Those we mourn today were not the first victims in the war declared against us by the extremists, nor were they the last. All across the world, the enemy has taken innocent lives. Extremists think nothing of cutting off people’s heads to advance their cause. They have murdered citizens -- even hundreds of schoolchildren recently -- from countries across the globe. And even today they plot to strike again.
But the enemies underestimated our country. They failed to understand the character of our people. And they misread our Commander-in-Chief.
Shortly after the September 11th attacks, President Bush told a shaken nation; he said, quote, “The course of this conflict is not known, yet its outcome is certain. Freedom and fear, justice and cruelty, have always been at war, and we know that God is not neutral between them.”
The wound that was opened three years ago will always be with us. We know that. Yet our grief has found its purpose. September 11th was a call to arms.
And once again, brave men and women from this country have deployed abroad to defend freedom. And once again, an uncertain world looks to America and her allies to lead the way.
And once again, a determined enemy faces the arsenal of a purposeful nation awakened to danger.
In 1941, shortly after the attack on Pearl Harbor, British Prime Minister Winston Churchill addressed the United States Congress in Washington D.C., warning Americans of the great struggle before them.
Churchill, of course, had warned of the Nazi advance long before it was accepted wisdom, and people properly gave his words great weight.
He said, “Sure I am that this day -- now -- we are the masters of our fate; that the task which has been set us is not above our strength; that its pangs and toils are not beyond our endurance. As long as we have faith in our cause and an unconquerable will-power, salvation will not be denied us.”
Decades later, we again resolve to remain true to the mission that has been set before us. The lives that were lost on September 11th have meaning. They live on as a testament to a country that is courageous, that is determined, to a people who are resilient despite great loss, and to a cause that continues until that mission is accomplished and beyond.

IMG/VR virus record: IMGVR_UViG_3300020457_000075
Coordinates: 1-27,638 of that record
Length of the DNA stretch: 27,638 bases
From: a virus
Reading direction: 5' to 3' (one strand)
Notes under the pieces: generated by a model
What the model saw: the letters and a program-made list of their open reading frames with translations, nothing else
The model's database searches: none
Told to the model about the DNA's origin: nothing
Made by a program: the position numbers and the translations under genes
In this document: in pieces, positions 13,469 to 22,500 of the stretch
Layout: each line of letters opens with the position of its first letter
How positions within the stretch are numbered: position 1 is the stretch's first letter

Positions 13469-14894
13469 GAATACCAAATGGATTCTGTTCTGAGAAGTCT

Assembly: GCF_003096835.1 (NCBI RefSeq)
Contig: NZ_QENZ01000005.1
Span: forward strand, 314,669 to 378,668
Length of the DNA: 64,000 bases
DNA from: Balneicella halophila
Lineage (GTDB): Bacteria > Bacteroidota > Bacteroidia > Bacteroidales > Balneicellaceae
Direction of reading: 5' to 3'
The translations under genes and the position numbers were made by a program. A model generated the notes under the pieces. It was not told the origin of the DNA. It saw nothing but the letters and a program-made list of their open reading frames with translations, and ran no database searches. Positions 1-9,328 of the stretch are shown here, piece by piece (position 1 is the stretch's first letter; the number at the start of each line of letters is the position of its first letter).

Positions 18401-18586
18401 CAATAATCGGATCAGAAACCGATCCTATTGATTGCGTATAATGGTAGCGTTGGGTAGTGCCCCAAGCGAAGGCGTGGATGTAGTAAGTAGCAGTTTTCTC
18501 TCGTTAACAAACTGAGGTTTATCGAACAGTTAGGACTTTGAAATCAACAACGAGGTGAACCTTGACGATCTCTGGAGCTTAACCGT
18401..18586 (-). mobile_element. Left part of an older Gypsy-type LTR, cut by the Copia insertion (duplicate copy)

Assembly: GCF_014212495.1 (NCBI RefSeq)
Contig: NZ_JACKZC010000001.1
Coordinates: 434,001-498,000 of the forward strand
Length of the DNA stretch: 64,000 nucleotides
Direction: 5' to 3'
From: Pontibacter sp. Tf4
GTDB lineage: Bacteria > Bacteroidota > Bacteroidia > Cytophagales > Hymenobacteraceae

May the Lord watch over all of us and bless our great country.
Tuesday, September 14, 2004
Three years ago, I was STILL tryin’ to get back to the house from Washington, D.C., three days after the terrorist attacks – but I was already “home,” a circumstance reflected by the sudden disappearance of a bunch of G’s, and the return of those friendly apostrophes in their place, at the end of “ing” words on this post.
“Home” for me stretches from the Mississippi River to the east, to 103 degrees W longitude (western edge of the Oklahoma Panhandle), to the Kansas border to the north, to the Rio Grande to the south.
It includes Arkansas, where I was born, Oklahoma, where I grew up and now live, Texas, where I spent 10 years, and Louisiana, where I have Cajun kin. By extension, “home” is the South as a whole, and the West as a whole.
All that was left the Friday after Tuesday, Sept. 11, 2001, was to get to “the house.” That’s what Southern-born and –bred men think in times of trouble – say, there’s a tornado comin’ or someone in the family has died, or they unexpectedly cancel a NASCAR race: “I better head to the house!”
It’d be a great name for a bar, since wives, even G.R.I.T.S. – Girls Raised in the South – do not always understand or appreciate the difference. Example: Wife, on phone: “Honey, are you comin’ home soon?” Husband, at work: “I am fixin’ to head to The House.”